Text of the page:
1. The phone may have used a non-standard charger too, but you’d think AT&T would have access to one. They just don’t want to make any extra effort, much like Wells Fargo.

        1. Airport lost and found collects on average at least an IPAD a day along with several other expensive phones. These phones are all “marked” by their service making returning the property trivial. In addition, a stolen phone should also be easily traced back to the owner unless there is a good technician able to rebrand them at the lowest level (they all have unique S/N’s registered with the service.)

          This should not be a 21st century problem. I suspect the f’ing oligarchs at these corporations DON’T want the devices returned to the owners. They want to sell them another one.

  13. My friend is rather paranoid and prides himself on scrubbing his identity information off of the internet so I like to play a game to find his address and send him the URL. It’s always fun when he scrambles to start getting it off again.

    Finding a wallet in London and tracing it back to the owner is a challenge. No specific state. But in my own wallet are tons of things to trace back to me such as regional frequent shopper cards. I also have a somewhat unique name which helps.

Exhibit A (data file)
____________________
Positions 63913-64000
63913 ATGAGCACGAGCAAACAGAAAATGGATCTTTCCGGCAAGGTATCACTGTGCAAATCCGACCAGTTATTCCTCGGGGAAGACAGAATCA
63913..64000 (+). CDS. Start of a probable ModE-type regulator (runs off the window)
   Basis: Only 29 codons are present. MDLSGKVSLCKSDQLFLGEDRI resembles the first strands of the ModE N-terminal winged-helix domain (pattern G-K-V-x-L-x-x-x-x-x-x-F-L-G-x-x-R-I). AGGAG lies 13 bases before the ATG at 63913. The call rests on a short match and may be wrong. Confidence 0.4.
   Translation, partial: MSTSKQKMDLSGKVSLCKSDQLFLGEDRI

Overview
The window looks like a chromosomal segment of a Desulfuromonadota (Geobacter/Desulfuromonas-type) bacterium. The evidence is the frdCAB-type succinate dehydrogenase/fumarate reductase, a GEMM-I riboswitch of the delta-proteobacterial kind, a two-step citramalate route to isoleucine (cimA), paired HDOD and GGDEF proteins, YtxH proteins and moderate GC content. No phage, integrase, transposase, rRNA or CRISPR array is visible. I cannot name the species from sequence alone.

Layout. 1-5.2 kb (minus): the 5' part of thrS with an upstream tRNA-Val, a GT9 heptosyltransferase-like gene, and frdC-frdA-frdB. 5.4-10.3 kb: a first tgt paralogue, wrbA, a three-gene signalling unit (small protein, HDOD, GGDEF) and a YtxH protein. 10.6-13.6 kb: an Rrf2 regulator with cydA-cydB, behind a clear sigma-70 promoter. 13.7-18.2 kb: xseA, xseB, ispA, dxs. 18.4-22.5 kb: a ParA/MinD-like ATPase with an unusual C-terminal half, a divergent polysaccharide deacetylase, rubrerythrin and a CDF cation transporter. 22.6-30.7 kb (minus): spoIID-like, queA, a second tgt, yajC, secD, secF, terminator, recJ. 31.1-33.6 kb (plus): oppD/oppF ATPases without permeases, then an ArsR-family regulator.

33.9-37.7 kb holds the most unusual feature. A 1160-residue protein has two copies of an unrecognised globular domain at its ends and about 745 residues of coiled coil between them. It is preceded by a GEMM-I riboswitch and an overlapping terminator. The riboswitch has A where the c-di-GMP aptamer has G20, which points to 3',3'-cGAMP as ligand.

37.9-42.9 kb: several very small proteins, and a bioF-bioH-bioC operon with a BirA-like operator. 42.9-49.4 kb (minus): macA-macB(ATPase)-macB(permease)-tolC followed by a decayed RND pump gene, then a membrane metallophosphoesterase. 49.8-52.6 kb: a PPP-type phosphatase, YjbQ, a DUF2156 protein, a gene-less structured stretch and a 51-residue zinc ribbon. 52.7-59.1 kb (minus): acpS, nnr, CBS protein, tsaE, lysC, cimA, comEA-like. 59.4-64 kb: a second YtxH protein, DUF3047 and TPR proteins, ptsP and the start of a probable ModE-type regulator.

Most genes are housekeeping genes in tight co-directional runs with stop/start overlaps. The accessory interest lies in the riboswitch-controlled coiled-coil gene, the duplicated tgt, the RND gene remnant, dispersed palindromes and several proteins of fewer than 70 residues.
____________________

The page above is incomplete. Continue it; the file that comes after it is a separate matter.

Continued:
I would have considered it a fun personal challenge to track down the guy and give him a call.

    There’s a plotline on Madmen where Don Draper finds a guy’s wallet and returns it to him, but then, being Don Draper, starts cheating with the guy’s wife.

    1. My frequent shopper card says if found to mail it to them postage due, and they will return it to the owner. The key card says the same thing. My mom lost her keys once and got them back in the mail from Kroger because she had the key-ring frequent shopping card.

  14. Must not be enough cash to matter to the person who lost it. But if that is the situation, that message should have been passed back so the finder knows what to do.

    When I travel out of the country, I seldom carry my driver license or even my regular wallet. I have a travel wallet containing a single credit and/or debit card and a few dollars worth of the local currency. Everything of importance is in a money belt I wear under my clothes separate from the wallet. If I would lose the wallet, either through my own clumsiness or through theft, I wouldn’t worry about it at all.. Would I respond to a claim that a good samaritan found it and wanted to return it? Maybe. But returning the wallet from a foreign country would probably cost more than what cash I had in it.